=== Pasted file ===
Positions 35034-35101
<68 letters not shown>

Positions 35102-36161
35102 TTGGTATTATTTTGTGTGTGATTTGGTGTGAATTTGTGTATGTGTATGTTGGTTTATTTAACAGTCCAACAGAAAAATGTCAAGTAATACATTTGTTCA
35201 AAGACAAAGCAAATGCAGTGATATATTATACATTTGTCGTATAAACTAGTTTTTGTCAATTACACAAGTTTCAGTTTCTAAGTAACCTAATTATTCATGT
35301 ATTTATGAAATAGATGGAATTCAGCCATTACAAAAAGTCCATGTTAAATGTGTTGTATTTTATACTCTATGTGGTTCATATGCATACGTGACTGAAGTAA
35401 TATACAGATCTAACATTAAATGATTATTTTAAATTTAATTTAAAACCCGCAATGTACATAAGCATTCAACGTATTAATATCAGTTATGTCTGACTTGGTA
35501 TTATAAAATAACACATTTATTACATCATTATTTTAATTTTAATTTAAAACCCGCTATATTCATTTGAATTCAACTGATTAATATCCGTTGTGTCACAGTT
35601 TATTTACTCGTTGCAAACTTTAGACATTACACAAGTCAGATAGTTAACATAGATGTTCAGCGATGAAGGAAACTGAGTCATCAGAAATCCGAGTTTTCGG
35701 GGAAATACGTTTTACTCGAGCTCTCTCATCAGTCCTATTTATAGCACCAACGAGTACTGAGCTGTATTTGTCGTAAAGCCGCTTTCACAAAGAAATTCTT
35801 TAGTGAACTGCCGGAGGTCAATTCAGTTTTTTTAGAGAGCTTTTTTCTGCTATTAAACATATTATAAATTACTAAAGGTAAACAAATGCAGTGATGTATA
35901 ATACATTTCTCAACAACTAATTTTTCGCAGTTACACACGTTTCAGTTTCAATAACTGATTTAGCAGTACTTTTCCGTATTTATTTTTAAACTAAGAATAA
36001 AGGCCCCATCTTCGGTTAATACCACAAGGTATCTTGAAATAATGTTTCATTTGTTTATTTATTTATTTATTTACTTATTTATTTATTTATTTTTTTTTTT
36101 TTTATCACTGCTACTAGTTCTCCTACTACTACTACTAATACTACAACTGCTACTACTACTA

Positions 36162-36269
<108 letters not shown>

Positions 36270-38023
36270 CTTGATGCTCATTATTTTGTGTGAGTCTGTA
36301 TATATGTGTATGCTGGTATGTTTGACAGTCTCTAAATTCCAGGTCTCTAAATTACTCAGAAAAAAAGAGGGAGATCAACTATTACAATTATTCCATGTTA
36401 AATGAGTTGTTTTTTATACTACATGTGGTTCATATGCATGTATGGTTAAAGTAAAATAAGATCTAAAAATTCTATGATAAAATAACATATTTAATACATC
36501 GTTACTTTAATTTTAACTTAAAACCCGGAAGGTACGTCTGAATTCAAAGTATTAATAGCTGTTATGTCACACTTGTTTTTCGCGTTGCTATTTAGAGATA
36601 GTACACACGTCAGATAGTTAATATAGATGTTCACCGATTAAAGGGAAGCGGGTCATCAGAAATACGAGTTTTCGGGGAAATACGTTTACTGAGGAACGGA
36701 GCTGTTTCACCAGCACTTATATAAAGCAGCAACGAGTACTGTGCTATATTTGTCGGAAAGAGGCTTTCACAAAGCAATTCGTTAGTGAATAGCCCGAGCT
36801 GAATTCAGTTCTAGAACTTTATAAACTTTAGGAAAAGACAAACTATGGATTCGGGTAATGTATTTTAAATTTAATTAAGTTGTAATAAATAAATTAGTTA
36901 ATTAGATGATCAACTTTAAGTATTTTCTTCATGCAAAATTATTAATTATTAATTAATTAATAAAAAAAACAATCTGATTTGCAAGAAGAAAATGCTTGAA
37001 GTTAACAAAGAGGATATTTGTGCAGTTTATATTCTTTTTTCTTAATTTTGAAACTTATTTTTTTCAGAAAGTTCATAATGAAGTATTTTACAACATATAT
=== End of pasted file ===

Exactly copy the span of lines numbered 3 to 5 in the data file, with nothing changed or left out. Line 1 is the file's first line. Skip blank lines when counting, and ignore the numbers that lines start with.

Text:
Positions 35102-36161
35102 TTGGTATTATTTTGTGTGTGATTTGGTGTGAATTTGTGTATGTGTATGTTGGTTTATTTAACAGTCCAACAGAAAAATGTCAAGTAATACATTTGTTCA
35201 AAGACAAAGCAAATGCAGTGATATATTATACATTTGTCGTATAAACTAGTTTTTGTCAATTACACAAGTTTCAGTTTCTAAGTAACCTAATTATTCATGT